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Pakistan Hemmed In By U.S. And Afghanistan

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Pakistan Hemmed In By U.S. And Afghanistan

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Pakistan Hemmed In By U.S. And Afghanistan

Pakistan Hemmed In By U.S. And Afghanistan

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U.S. soldiers in Paktika province in Afghanistan, near the Pakistan border in October 2009 i

U.S. soldiers march along a mountain ridge in a Taliban stronghold area in Afghanistan's Paktika province, near the border with Pakistan, on Oct. 15. Pakistan is eagerly awaiting President Obama's decision on Afghanistan strategy. David Furst/AFP/Getty Images hide caption

toggle caption David Furst/AFP/Getty Images
U.S. soldiers in Paktika province in Afghanistan, near the Pakistan border in October 2009

U.S. soldiers march along a mountain ridge in a Taliban stronghold area in Afghanistan's Paktika province, near the border with Pakistan, on Oct. 15. Pakistan is eagerly awaiting President Obama's decision on Afghanistan strategy.

David Furst/AFP/Getty Images

Pakistan is anxiously awaiting President Obama's announcement next week on a new U.S. strategy in Afghanistan. Pakistanis worry that any surge in U.S. troops would widen the war across their western border.

But many are also eager to see an American commitment in Afghanistan robust enough to convince the Taliban to sit down and talk.

When it comes to Washington's conduct in Afghanistan, many Pakistanis hold an attitude similar to that of journalist Najam Sethi. After 10 years, Sethi says, the U.S. has very little to show for its Afghan strategy.

Sethi, editor of the Lahore-based Daily Times newspaper, acknowledges that the U.S. may have been busy elsewhere — Iraq, for instance. "But when you get into projects like this, you can't say, 'Oh, we were busy somewhere else,' " he says.

Retired Pakistani Brig. Javed Hussain says the Americans are stuck in a protracted war next door because, like the Soviets before them, they failed to secure the Afghan-Pakistan border, which allowed the Taliban to escape into Pakistan and regroup.

"The only option that the Americans have now is to adopt an offensive strategy that will aim at defeating the Taliban within a year," Hussain says.

He says that would likely require thousands more troops than those contemplated by even the most hawkish U.S. recommendations.

"Whether it's 100,000 troops or whatever, finish it off, and prove history wrong that invaders in Afghanistan have always failed. Unless you eliminate the Taliban, you will never win," he says.

40,000 Troops A 'Speck'

The former chief secretary of Pakistan's Northwest Frontier province, Khalid Aziz, says the U.S. is unlikely to make much headway either in nation-building or in counterinsurgency over the course of the next year. He says even the 40,000 additional troops requested by Gen. Stanley McChrystal, the top U.S. commander in Afghanistan, wouldn't turn things around.

"To me, it looks like a speck, so I would be very worried if I were President Obama to move forward with that," Aziz says.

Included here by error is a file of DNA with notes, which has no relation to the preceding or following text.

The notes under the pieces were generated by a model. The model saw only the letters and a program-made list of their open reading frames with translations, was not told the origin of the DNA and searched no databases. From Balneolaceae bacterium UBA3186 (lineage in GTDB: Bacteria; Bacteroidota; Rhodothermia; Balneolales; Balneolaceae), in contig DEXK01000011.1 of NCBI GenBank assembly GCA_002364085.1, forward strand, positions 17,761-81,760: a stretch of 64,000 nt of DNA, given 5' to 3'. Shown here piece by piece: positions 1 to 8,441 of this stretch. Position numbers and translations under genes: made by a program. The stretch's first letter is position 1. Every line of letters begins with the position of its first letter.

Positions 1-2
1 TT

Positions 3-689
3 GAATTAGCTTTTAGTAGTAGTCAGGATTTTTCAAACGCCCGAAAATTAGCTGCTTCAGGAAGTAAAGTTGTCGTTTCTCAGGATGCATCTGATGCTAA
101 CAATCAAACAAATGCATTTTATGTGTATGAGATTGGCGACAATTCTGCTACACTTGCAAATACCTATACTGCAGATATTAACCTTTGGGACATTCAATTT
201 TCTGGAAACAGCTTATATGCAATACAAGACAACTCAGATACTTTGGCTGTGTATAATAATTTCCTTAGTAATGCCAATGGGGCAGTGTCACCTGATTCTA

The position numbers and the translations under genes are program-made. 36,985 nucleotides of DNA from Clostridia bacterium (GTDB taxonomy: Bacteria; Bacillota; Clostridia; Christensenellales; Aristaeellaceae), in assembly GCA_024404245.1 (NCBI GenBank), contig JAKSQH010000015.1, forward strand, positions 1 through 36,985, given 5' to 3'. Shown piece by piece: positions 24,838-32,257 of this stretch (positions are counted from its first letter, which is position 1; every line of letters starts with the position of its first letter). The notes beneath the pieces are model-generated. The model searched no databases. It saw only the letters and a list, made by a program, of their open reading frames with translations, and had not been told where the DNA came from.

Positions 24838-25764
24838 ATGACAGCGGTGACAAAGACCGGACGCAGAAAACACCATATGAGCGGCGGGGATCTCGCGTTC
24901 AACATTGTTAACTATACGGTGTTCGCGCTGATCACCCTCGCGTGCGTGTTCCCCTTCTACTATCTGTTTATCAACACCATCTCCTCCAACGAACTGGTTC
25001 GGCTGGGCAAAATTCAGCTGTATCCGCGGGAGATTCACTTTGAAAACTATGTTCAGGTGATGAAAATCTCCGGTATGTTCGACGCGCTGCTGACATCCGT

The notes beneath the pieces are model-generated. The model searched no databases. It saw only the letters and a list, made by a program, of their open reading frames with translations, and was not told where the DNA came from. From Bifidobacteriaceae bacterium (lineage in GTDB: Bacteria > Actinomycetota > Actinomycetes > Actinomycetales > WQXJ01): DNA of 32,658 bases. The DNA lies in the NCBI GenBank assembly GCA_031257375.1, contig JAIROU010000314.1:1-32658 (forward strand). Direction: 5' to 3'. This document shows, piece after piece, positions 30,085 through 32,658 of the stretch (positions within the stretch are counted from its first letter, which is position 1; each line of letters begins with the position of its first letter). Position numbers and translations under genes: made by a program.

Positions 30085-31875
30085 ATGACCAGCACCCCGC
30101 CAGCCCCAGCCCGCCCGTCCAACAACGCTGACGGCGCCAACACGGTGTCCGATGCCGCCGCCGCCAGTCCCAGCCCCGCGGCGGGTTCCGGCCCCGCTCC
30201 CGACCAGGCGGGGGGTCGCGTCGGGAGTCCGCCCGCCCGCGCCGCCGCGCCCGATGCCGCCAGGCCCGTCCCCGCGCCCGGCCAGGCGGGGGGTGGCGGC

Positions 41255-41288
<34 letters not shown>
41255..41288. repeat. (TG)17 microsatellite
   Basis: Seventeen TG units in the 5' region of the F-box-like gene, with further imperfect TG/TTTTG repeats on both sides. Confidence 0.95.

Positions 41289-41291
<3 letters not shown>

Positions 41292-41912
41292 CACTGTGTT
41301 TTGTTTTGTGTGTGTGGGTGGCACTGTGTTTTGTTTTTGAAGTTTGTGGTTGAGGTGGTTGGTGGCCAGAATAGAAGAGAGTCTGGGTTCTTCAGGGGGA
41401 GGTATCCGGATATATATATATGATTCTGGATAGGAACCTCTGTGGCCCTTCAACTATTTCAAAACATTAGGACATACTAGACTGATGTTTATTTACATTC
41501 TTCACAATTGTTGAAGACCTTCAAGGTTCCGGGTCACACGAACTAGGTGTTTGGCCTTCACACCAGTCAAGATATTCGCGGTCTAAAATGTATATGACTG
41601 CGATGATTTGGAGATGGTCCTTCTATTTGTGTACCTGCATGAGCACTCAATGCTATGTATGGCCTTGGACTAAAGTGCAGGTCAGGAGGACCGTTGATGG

But regardless of its size, Aziz says, any surge in U.S. troops magnifies problems for Pakistan. He says even a modest contingent of 12,000 troops deployed in the southern region near Kandahar would push the violence in Afghanistan over the porous border into Baluchistan, Pakistan's southwest province, which is already a hot spot of Afghan refugees, local separatists and Taliban.

Aziz says if more militants seek protection inside Baluchistan, the smoldering province could burst into flames.

"If [the war] expands into Pakistan, my fear is that some of these people might start getting into Karachi and the port. If that begins to happen, then their whole trail starts destabilizing the neighborhood wherever they move," he says.

U.S. Departure Would Be Destabilizing

While a surge of U.S. troops unsettles Pakistan, so does the prospect of a quick American withdrawal from Afghanistan. Retired diplomat Tariq Fatemi says any decision to leave Afghanistan is potentially destabilizing.

"The minute the Americans are seen to have now reached the point where they have started packing — even though the packing process could take 18 months — it will be a different ballgame. And even the inclination on the part of the Taliban to play ball will be immediately lessened," Fatemi says.

The widely held view in Pakistan is that only a political settlement will resolve the Afghan morass. Aziz, the former Northwest Frontier official, says it is time to begin to engage and perhaps confine the militants through talks.

"After all, they are also human beings, they are also thinking of a future. They can't be fighting all their life," he says.

Aziz says in the absence of any political settlement, a U.S. pullout would spell civil war inside Afghanistan — and disaster for Pakistan, as extremists infiltrate the borders.

"Pakistan would be left with these nutcases to face. If you are going to be left with them, how are you going to coexist with them?" he says.

Aziz says you coexist by being a good neighbor — hence Pakistan's longstanding reluctance to alienate the Afghan Taliban.

Farahnaz Ispahani, a parliamentarian of Pakistan's ruling People's Party, acknowledges that the country shares longstanding ties with the Taliban that she says should be exploited by the United States.

"Those relationships exist. So why not allow us to play a role of bridge between two sides which have very little confidence in each other?" Ispahani says.

She says Pakistan must be involved in any political settlement in Afghanistan, because whatever decision the United States makes, Pakistan will have to live with.

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